After having visited Seam Reap, a highly touristic city without any charm, and Battambang, a much less touristic city but again without any charm, we were really looking forward to moving on to Phnom Penh, Cambodia’s capital. We were expecting a good mix between history, culture, and modern city life. But looking back, Phnom Penh did unfortunately also not live up to our expectations and we were happy to leave the city after three days.
The Genocide Museums in Phnom Penh
After having seen the Killing Caves in Battambang, we were slightly prepared to what we encounter when visiting the infamous Tuol Sleng and the Killing Fields museum in Phnom Penh which remember of the genocide that happened in Cambodia only 40 years ago while the Khmer Rouge were in power. I don’t want to go too much into history in this blog post, but for everybody who is interested in learning who the Khmer Rouge were and why they killed millions of innocent Cambodian citizens, I can recommend reading https://en.wikipedia.org/wiki/Khmer_Rouge .
As a short summary, the Khmer Rouge was a communist movement that developed in the late 60s and with strong support from China and northern Vietnam wanted to impose a pure communist system on Cambodia. In 1975, the Khmer Rouge’s army entered Phnom Penh and overthrew the corrupt military dictatorship. In a first step, all people were driven out of the big cities, incl. Phnom Penh and were forced to work in agriculture in order to make Cambodia a self-sufficient country. In the following 4 years, people with different views or which the Khmer Rouge suspected of being threats to the political system, were arrested, tortured, and executed once a confession has been signed. And the prisoners were tortured in the worst ways imaginable until they signed a confession of their crimes they did not commit. There was basically no way for a prisoner to get out again as from the regime’s point of view, it is impossible that they imprisoned someone by mistake. And worst of all, once a victim signed a confession, all its family members were imprisoned as well.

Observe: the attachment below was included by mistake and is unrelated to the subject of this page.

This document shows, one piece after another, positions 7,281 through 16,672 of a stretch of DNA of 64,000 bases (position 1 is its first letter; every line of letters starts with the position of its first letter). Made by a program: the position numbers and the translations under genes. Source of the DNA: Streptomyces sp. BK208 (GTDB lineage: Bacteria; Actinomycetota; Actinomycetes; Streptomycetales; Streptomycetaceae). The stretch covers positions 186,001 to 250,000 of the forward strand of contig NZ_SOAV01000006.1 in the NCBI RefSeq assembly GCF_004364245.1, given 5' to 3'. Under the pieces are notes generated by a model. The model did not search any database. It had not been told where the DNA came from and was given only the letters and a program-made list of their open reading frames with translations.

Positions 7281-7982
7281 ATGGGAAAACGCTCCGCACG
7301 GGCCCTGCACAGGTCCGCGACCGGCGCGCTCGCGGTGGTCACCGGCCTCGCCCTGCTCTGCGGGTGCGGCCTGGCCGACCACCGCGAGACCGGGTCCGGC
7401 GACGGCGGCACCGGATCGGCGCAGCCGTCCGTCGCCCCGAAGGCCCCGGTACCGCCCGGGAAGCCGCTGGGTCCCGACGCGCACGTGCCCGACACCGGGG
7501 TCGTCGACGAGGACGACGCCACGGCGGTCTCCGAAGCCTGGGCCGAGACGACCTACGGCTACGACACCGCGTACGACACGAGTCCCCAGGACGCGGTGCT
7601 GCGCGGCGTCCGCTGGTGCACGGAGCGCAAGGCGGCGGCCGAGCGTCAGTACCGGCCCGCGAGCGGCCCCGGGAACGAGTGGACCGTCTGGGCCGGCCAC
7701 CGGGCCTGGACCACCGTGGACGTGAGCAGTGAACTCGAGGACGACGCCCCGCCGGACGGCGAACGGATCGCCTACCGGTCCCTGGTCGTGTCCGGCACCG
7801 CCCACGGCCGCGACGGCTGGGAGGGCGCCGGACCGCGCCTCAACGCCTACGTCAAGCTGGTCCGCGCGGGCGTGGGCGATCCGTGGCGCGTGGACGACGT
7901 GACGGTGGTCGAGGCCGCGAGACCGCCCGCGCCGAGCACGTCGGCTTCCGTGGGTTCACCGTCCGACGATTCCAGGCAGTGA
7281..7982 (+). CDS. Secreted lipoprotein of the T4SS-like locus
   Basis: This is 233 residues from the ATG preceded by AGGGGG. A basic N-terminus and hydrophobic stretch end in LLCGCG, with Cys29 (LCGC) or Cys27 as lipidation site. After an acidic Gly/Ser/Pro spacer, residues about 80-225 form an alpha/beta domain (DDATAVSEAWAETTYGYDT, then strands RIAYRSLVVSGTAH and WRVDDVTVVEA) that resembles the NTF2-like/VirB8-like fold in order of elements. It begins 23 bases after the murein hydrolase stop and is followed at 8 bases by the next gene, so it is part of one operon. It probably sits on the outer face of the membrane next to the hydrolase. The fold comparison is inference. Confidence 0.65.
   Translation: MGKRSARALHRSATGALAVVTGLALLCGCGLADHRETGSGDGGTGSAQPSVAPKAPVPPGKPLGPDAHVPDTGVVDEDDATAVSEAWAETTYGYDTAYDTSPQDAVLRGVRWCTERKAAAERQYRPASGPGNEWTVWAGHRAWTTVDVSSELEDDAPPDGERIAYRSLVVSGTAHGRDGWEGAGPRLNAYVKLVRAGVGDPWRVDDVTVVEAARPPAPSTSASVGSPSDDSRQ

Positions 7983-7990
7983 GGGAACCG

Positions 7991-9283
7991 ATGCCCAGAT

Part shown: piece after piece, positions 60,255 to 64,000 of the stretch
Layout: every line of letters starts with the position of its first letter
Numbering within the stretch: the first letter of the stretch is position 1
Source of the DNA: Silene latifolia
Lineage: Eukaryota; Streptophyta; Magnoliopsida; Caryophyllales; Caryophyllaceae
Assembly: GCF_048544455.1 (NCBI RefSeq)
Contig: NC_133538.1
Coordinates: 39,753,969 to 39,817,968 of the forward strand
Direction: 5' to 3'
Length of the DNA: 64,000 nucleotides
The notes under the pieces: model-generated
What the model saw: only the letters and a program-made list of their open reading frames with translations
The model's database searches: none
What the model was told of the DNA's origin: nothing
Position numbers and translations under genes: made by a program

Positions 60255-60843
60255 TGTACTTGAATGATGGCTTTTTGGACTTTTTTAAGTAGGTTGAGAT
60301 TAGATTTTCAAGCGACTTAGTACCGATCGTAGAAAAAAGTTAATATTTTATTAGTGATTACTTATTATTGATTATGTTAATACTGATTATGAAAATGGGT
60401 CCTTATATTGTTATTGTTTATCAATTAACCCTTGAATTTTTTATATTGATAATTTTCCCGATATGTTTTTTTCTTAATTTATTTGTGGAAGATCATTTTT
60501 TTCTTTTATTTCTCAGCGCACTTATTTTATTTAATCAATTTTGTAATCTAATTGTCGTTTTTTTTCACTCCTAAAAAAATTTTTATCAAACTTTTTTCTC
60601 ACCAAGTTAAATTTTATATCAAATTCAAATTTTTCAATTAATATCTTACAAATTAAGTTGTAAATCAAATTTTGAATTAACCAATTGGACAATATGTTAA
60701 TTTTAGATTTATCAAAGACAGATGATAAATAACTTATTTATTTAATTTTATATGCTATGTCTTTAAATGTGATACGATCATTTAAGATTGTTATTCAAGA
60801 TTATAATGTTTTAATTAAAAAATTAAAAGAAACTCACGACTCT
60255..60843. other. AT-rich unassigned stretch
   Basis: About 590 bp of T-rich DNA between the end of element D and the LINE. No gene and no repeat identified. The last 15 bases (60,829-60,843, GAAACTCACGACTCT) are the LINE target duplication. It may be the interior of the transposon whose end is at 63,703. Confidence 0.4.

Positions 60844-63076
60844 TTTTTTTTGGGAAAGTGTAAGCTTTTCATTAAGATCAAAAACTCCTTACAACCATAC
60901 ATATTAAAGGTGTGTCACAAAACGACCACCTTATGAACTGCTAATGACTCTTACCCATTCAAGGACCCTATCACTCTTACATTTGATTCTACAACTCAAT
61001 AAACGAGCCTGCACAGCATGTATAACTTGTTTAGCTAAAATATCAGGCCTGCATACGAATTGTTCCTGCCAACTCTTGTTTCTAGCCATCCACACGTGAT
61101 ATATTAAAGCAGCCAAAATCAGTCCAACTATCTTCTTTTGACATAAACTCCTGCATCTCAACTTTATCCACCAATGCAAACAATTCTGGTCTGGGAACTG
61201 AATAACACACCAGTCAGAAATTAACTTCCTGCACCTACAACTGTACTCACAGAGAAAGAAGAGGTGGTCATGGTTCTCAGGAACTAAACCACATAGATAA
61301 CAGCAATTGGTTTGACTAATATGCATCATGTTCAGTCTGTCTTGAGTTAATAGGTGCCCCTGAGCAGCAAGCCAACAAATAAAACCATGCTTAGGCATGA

Although there are now exact numbers, it is estimated that 1.5 – 3 million Cambodian citizens were killed during the four years of genocide, and it is only thanks to the Vietnamese that defeated the Khmer Rouge in 1979 that this number is not even higher.
Tuol Sleng Prison
Tuol Sleng was only one out of many prisons over the whole country. It was established in a former school complex where the class rooms were transformed into prison cells and torture rooms. Up to 50 prisoners were locked up into a single class room whenever they were not being tortured. Nowadays it is a museum that displays the unfiltered truth of what was happening here during the years of the Khmer Rouge, the torture chambers, the tools, the prison cells, and the pictures of thousands of the victims that were found in the archive once the Khmer Rouge’s soldiers were driven out of town by the Vietnamese in 1979.
The Killing Fields
Once a prisoner has signed his confession, he was removed from the prison with dozens of other prisoners during the night, transported secretly outside of town to a place that is now called the Killing Fields. There, the prisoners were brought to the edge of a mass grave and beaten to death with primitive tools such as hammers, machetes, bamboo sticks, and so on. The reason was that bullets were too expensive and would make too much noise. Afterwards their body was dumped into a mass grave. Some of them held up to 450 bodies.